Can anyone else see what is causing the mismatch?

Last edited: Mar 6, 2007
6. ### gammamcc

150
Ya I got the sign wrong (there is usually a - with the electrostatic potential). I was thinking vector potential rather than potential energy. Do you know that this stuff is in Jackson's electrodynamics? The coefficient of the delta function seems inconsistent with yours, but I don't think this solves the problem with your scheme.

7. ### JustinLevy

894
I don't have a copy of Jackson. If he does work out this problem in the book, can you please tell me the essence of the solution here? I'm willing to work through the algebra/calc myself, but I need a push in the right direction as I can't see what is wrong.

No, that coefficient should be correct. I even rederived it to check. Maybe you're thinking of the coefficient in front of the delta function for an electric dipole (that is different, it is -1/3). But, as you mentioned, unless there is some reason that coefficient should be -1, it doesn't solve the problem here.

8. ### gammamcc

150
The delta function discrepancy may be because of the edition that I have (old) of the good old JD's. I checked another text and that matches yours.

OK, what I am getting is as follows:

First, the potential energy measured by -m \dot B is the negative of the work required to rotate the dipole in the magnetic field B: That is, the energy of configuration depending only on orientation.

Moreover, the two integrals of energy you wrote depend on different limits of integration and are not easy to relate.
The integral F\dot dx is a path integral and the other is a volume integral.
You seem to be looking for the energy of configuration and not the work done on a test charge (as is integral of F \dot dx).
And, there is no integral theorem directly used here to relate the limits (boundary) of integration.

More: There is another problem. It seems that we are assuming that the uniform B field is infinite. So, an infinite volume integral of the energy density of the uniform field squared would be infinite. Indeed, the whole integral in question diverges. However, applications of the Poynting's theorem of energy seem to be used only locally (in finite volumes).

If not infinite, then what volume does one chose in this configuration? The volume does effect that integral you are retaining ( the one with B_0\dot B_{dipole}).

So, I am beginning to believe that there is a discrepancy in your scheme.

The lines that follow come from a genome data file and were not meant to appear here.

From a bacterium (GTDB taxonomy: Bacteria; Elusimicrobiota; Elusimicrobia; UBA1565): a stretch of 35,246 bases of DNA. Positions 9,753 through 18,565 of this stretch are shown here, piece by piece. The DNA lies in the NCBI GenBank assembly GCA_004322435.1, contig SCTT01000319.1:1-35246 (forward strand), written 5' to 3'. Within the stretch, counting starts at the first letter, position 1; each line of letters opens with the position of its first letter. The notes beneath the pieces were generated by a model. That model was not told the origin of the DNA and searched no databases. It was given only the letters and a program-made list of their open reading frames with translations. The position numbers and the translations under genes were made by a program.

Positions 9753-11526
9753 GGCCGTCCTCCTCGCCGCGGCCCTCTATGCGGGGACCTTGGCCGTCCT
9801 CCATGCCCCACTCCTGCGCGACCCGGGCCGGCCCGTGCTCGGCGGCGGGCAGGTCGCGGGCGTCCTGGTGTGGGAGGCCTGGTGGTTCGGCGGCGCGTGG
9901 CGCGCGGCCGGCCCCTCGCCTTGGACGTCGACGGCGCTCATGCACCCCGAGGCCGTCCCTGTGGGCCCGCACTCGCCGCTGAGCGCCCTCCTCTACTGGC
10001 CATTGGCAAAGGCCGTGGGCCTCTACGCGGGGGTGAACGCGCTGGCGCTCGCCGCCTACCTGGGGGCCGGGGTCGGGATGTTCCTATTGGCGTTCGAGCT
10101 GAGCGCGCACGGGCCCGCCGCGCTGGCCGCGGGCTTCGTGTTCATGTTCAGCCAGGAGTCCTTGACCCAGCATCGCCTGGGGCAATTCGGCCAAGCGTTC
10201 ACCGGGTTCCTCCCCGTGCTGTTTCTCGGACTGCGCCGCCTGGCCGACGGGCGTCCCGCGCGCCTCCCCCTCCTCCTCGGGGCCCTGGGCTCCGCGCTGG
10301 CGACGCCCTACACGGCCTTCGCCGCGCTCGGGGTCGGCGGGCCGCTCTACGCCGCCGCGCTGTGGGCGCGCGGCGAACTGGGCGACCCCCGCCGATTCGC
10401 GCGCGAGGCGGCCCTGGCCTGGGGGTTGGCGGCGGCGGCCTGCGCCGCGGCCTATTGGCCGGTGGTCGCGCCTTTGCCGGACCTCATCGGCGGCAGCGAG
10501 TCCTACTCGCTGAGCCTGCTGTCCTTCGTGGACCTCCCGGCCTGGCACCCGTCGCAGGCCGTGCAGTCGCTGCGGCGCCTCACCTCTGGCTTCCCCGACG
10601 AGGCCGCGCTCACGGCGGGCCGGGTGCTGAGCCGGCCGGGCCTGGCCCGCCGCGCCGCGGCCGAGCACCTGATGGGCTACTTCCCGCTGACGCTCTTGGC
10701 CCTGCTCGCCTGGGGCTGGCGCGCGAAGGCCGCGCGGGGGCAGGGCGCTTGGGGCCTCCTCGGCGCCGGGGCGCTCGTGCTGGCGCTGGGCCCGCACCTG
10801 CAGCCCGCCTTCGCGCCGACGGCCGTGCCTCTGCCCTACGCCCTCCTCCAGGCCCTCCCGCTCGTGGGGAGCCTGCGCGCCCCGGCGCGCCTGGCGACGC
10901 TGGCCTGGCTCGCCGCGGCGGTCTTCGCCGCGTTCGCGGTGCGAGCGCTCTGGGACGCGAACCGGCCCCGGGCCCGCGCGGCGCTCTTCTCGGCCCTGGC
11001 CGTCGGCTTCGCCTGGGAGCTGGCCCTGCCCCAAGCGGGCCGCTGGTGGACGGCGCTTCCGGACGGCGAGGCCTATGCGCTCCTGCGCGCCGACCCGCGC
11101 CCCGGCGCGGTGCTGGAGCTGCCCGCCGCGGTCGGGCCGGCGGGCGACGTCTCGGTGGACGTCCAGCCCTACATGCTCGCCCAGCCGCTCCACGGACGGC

Only trying to help: If I didn't think it interesting I would even reply.
Maybe this could go to another forum as a physics Q. (I would like to know how it turns out.)

9. ### fantispug

105
This is actually quite an interesting problem. Remember that in the derivation of the energy of a magnetic field we get
$$U = \frac{1}{2 \mu_0} \left(\int_{V} d^3 r \ B^2-\int_{\partial V} (\mathbf{A} \times \mathbf{B}) \cdot d\mathbf{a}\right)$$
over a volume V enclosing all the charge (with boundary $$\partial V$$). Now we can always extend this out to infinity, and if our currents are finite the last term vanishes. However if we have a constant magnetic field this is not the case, so we have to include this term. But I find that it still doesn't give me the right answer.

Now our constant magnetic field B_0 can be given the vector potential
$$\mathbf{A}_0 = \frac{1}{2} \mathbf{B}_0 \times \mathbf{r}$$
and the dipole has potential
$$\mathbf{A}_{\text{dipole}} = \frac{\mu_0}{4 \pi} \frac{\mathbf{m} \times \mathbf{\hat{r}}}{r^2}$$
Putting these together I get
$$(\mathbf{A}_0 \times \mathbf{B}_{\text{dipole}})\cdot \mathbf{\hat{r}} = \frac{1}{2}\frac{\mu_0}{4 \pi r^2}((\mathbf{m}\cdot\mathbf{\hat{r}})(\mathbf{B}_0\cdot\mathbf{\hat{r}}) - (\mathbf{B}_0 \cdot \mathbf{m}))$$
$$(\mathbf{A}_{\text{dipole}} \times \mathbf{B}_0)\cdot \mathbf{\hat{r}}=-2 (\mathbf{A}_0 \times \mathbf{B}_{\text{dipole}})\cdot \mathbf{\hat{r}}.$$
Now noticing the integral over a spherical shell:
$$\int d \Omega (\mathbf{m}\cdot\mathbf{\hat{r}})(\mathbf{B}_0\cdot\mathbf{\hat{r}}) = \frac{4 \pi}{3} (\mathbf{B}_0 \cdot \mathbf{m})$$
it follows directly that the integral of the surface component over a spherical shell radius R is
$$\int (\mathbf{A}_0 \times \mathbf{B}_{\text{dipole}} + \mathbf{A}_0 \times \mathbf{B}_{\text{dipole}}) = \frac{1}{2}\frac{\mu_0}{4 \pi R^2} R^2(4 \pi - \frac{4 \pi}{3}) (\mathbf{B}_0 \cdot \mathbf{m})$$
$$= \frac{\mu_0}{3} (\mathbf{B}_0 \cdot \mathbf{m})$$
And here is my problem: this term doesn't correct it; it gives
$$U=\frac{2}{3} (\mathbf{B}_0 \cdot \mathbf{m}) - \frac{1}{6} (\mathbf{B}_0 \cdot \mathbf{m})$$
$$U = \frac{1}{2} (\mathbf{B}_0 \cdot \mathbf{m})$$

So either I dropped some factors in my calculation or there is something else wrong with using this formula in this situation.

Last edited: Nov 9, 2009